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Build endurance and heart health by jumping rope

Build endurance and heart health by jumping rope

Build endurance and heart health by jumping rope

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Build endurance and heart health by jumping rope
Sona Rummel leads Mary Oster, Marie Magrum, Kate O'Hara and Jesse Pilkerton in a jump rope workout at Absolute Fitness by Sona in Casper. Jumping rope improves cardiovascular health and muscular endurance. (Dan Cepeda / Star-Tribune)

For many, the thought of jumping rope conjures memories of playground rhymes about strawberry shortcake or images of prize fighters shaping up for a title bout.

But jumping rope isn't just for school children and boxers.

“I think we’re starting to see it utilized more and more in fitness classes,“ said Mark Byra, department head of the University of Wyoming’s Division of Kinesiology and Health.

Jumping rope can help people of all ages achieve a range of fitness goals, experts say, as it has cardiovascular benefits and improves muscle endurance and coordination.

Jumping rope is a great cardiovascular and muscular endurance-building activity, said Tami Benham-Deal, an associate professor at UW’s Kinesiology and Health Division who is involved in the American Heart Association’s “Jump Rope for Heart” program, which encourages elementary school children to take up jumping rope.

It’s also increasingly being recommended for adults, because it fulfills two of the four basic elements of health-related fitness: cardiovascular performance and muscular endurance, Benham-Deal said. Add routines for flexibility and strength, and jumping rope can be part of a complete workout, she said.

Jumping rope is excellent cardiovascular training, because it involves whole-body movement and can be especially vigorous, said former Olympic wrestler and two-time U.S. Marine Corps athlete of the year Buddy Lee.

“Jumping can raise your heart rate two to three times faster than other exercises. There’s no gimmick behind it -- it’s the real thing,” said Lee, who lives in the Washington, D.C. area and continues to help train Olympic athletes and others through his rope-jumping program. “Every muscle from the head to the toes is being used when you jump rope.”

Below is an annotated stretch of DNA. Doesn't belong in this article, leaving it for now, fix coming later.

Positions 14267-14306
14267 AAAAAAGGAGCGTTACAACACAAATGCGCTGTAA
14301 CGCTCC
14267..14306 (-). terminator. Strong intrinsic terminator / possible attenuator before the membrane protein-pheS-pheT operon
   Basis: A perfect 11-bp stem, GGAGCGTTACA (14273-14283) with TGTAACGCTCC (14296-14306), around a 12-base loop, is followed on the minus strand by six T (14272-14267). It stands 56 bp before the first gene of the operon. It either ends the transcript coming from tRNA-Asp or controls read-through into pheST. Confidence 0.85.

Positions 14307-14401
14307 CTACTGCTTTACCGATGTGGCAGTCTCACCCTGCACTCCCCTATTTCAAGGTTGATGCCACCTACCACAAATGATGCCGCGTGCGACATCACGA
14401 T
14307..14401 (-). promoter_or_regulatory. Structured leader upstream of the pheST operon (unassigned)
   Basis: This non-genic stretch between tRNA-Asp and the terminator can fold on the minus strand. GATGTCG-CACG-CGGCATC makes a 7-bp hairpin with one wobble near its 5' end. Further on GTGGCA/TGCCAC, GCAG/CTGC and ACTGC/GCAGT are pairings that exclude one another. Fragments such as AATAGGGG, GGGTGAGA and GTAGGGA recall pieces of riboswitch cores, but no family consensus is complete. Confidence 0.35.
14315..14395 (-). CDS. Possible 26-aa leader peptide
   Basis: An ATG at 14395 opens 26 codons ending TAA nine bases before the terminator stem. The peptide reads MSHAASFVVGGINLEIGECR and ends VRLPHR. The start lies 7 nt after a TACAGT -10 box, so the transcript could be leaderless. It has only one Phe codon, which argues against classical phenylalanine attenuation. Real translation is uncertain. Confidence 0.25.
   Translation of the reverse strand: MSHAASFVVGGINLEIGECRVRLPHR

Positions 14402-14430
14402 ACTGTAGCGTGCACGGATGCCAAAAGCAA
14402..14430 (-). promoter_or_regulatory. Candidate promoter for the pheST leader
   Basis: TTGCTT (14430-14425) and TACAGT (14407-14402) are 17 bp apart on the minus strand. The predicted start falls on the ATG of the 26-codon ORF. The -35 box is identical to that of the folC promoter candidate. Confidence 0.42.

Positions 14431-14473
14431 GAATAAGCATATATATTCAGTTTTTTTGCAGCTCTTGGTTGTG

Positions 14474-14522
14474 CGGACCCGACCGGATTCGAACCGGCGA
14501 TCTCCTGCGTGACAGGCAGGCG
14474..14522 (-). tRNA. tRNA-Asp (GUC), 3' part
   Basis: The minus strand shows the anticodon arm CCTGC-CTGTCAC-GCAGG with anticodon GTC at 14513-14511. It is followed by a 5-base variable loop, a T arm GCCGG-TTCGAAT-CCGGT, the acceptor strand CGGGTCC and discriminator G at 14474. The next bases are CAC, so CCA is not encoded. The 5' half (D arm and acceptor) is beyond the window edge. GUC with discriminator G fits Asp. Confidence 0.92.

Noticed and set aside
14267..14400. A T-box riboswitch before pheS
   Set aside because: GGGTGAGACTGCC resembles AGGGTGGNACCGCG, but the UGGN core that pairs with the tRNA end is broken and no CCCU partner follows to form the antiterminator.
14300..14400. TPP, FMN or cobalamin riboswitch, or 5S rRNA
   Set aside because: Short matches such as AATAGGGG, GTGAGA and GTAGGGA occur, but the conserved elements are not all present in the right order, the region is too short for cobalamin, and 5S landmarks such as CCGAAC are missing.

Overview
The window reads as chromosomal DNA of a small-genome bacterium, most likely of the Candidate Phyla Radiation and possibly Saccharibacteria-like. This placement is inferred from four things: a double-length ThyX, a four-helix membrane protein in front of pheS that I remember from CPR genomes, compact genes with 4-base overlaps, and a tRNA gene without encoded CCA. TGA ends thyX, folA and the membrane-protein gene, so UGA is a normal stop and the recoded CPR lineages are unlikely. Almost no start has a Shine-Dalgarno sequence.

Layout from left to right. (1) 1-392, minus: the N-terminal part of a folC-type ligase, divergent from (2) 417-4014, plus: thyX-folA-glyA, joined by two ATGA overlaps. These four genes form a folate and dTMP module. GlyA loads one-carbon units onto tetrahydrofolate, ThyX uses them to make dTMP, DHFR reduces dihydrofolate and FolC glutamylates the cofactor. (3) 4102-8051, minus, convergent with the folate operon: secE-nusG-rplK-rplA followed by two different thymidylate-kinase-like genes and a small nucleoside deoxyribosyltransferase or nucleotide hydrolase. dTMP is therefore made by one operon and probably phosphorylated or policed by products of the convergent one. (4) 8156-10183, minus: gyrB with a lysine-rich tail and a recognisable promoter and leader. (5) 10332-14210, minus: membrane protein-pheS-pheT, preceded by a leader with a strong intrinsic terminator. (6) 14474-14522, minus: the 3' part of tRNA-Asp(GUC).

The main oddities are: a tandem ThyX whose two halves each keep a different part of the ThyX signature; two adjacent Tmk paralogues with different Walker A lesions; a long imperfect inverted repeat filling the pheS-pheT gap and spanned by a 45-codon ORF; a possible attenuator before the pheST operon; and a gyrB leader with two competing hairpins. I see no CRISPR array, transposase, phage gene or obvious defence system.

Because it kicks the heart rate up so quickly and keeps it high, jumping rope can provide cardiovascular benefits in a much shorter time than other exercises, Benham-Deal and Lee said. For people looking just to stay fit, a 10-minute workout can suffice. For those who want to push for improved athleticism, only 20 to 30 minutes is required.

Jumping rope doesn’t build actual muscular strength – weight training is needed for that, Benham-Deal said. But she and Lee agreed it is an excellent way to tone and shape muscles.

"For women especially, it is a great activity to firm up the legs and the muscles in the triceps and shoulders,” Lee said. “It is also a great core activity. You are continually contracting your core, in both the pushing up and landing phases of the exercise.”

Because of the intensity of jumping rope, people starting out with a low fitness level or those with underlying cardiovascular issues should approach it with caution, experts say. As with any exercise program, it’s always a good idea to consult a physician before starting to jump rope for exercise.

And jumping rope isn’t the perfect workout for everyone, she added. It’s high-impact, which means people with joint issues should probably seek a lower-impact form of exercise, such as riding a stationary bike.

Another benefit of jumping rope is its effect on coordination.

“When you’re jumping rope, there’s a lot going on. You’ve got to coordinate your jumping with the turning of the rope, and that’s more difficult than it might seem,” Benham-Deal said.

It will probably seem awkward at first to any adult who hasn’t jumped rope since his or her school days, but eventually, it will sharpen motor skills, she said, because it involves simultaneous, complicated movements in both the legs and upper body.

Lee said those complicated movements are great for building a sharper brain-body connection. That connection can be weakened by a sedentary lifestyle, he said.